Episode Transcript

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Top 12 Errors in Chinese English Dictionaries

Top 12 Errors in Chinese English Dictionaries
中英字典中的12个最常见错误

One of the challenges that Chinese learners of English face is being misled by Chinese English dictionaries, especially online ones. The following is a list of the 12 most common errors I have come across in my translating and teaching work. 学习英文的中国人面临的挑战之一是中英字典的误导,特别是在线的字典。以下是我在翻译和教学过程中遇到的12个最常见的错误。
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400 Unique Sounds in Mandarin Chinese

How to use this resource

1. Find a native speaker of Chinese, preferably one who speaks standard Mandarin, and of the same gender.

2. Ask the speaker to pronounce each of these characters one by one.

3. Shadow the speaker with your own attempts at pronunciation, trying to sound as similar to them as possible.

4. Circle any pronunciations you have difficulty imitating and practice these daily until you sound closer to your native speaker friend.

5. For better results, record your session and play it back later to ‘hear’ the difference between your utterances and that of your friend.

6. When in doubt, listen to the mp3 recording.

I have chosen these 400 characters because they make up virtually all sounds in Mandarin – excluding, of course, variations in tone. This resource is best used as a quick diagnostic tool for learners of Chinese who wish to figure out which sounds they need to work on. Enjoy!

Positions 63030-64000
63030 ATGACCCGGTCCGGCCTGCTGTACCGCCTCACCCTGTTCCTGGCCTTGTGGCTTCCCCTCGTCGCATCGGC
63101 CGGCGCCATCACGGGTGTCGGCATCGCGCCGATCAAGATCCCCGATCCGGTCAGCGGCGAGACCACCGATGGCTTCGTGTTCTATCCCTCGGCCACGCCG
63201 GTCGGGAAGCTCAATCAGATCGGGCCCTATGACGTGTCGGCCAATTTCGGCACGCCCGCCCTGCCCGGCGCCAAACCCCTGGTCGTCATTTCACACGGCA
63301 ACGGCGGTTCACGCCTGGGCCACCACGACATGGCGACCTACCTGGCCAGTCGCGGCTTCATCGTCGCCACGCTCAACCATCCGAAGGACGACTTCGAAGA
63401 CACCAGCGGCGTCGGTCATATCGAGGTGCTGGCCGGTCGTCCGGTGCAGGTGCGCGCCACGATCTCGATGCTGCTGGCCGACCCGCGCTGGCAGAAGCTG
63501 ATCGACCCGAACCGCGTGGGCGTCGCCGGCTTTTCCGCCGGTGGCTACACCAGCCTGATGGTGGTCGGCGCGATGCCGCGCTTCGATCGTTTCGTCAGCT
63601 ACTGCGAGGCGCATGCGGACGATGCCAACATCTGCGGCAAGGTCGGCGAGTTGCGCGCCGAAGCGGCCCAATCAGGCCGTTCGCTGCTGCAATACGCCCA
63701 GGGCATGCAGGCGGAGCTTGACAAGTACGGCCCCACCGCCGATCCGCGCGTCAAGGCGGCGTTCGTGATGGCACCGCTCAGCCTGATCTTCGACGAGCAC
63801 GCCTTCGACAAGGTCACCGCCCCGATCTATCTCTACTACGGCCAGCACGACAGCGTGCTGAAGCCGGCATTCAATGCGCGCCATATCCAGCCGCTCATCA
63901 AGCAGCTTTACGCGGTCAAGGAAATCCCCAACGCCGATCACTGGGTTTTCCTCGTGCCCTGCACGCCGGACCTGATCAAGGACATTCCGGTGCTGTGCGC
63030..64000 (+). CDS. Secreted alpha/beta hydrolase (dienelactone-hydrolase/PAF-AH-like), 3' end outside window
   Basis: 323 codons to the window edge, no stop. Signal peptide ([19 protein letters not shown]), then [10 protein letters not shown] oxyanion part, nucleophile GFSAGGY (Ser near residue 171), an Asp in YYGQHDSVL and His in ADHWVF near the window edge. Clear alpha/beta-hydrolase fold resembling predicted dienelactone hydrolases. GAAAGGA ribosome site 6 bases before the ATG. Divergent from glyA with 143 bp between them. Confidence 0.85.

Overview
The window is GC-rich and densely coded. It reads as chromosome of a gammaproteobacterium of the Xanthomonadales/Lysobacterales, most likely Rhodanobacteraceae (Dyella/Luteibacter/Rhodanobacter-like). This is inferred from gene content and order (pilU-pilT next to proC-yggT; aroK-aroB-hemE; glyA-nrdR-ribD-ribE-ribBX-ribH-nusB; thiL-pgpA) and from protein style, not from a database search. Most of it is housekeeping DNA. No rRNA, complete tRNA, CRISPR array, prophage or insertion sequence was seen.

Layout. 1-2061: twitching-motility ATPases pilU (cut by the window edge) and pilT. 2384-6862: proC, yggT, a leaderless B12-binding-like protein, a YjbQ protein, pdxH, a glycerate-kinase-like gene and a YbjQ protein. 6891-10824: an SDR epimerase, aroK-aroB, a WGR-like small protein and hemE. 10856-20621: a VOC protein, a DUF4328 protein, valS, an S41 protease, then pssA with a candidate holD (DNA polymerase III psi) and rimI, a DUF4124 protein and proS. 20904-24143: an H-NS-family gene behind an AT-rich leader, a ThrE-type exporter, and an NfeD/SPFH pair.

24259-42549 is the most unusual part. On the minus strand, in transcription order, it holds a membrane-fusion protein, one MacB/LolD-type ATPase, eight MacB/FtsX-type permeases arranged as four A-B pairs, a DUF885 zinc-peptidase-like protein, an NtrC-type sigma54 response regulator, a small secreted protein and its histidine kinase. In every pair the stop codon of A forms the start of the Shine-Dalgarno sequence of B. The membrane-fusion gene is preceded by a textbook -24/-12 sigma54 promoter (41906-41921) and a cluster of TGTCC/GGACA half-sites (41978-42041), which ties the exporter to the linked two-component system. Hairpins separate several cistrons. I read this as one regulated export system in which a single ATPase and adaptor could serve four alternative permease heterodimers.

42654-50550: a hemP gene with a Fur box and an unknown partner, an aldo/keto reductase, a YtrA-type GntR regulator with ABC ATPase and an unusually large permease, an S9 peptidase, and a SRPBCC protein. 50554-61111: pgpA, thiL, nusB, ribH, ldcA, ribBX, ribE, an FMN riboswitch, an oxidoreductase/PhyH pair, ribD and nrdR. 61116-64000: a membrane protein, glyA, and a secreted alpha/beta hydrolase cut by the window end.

Links to PDFs

400 Unique Sounds in Mandarin Chinese (Simplified Chinese Version)

400 Unique Sounds in Mandarin Chinese (Traditional Chinese Version)

 

Audio Recordings

400 Unique Sounds in Mandarin Chinese (Male Voice)

400 Unique Sounds in Mandarin Chinese (Female Voice)

Top 20 Most Common Pronunciation Errors by Chinese Learners

Top 20 Most Common Pronunciation Errors by Chinese Learners

  1. 日 rì & 热 rè
  2. 脏 zāng & 张 zhāng
  3. 撤 chè & 策 cè
  4. 努 nǔ & 女 nǚ
  5. 七 qī & 吃 chī
  6. 饿 è & 二 èr
  7. 谈 tán & 糖 táng
  8. 金 jīn & 京 jīng
  9. 摸 mō & 哞 mōu
  10. 乱 luàn & 论 lùn
  11. 全 quán & 群 qún
  12. 染 rǎn & 软 ruǎn
  13. 汪 wāng (wuang)
  14. 弯 wān (wuan)
  15. 温 wēn (wun)
  16. 翁 wēng (wong)
  17. 窝 wō (wuo)
  18. 烟 yān (yian)
  19. 优 yōu (yiou)
  20. 庸 yōng (yiong)

Listen to the podcast to understand how they are commonly mispronounced.

After that, have a listen to how all the words are pronounced by a native speaker.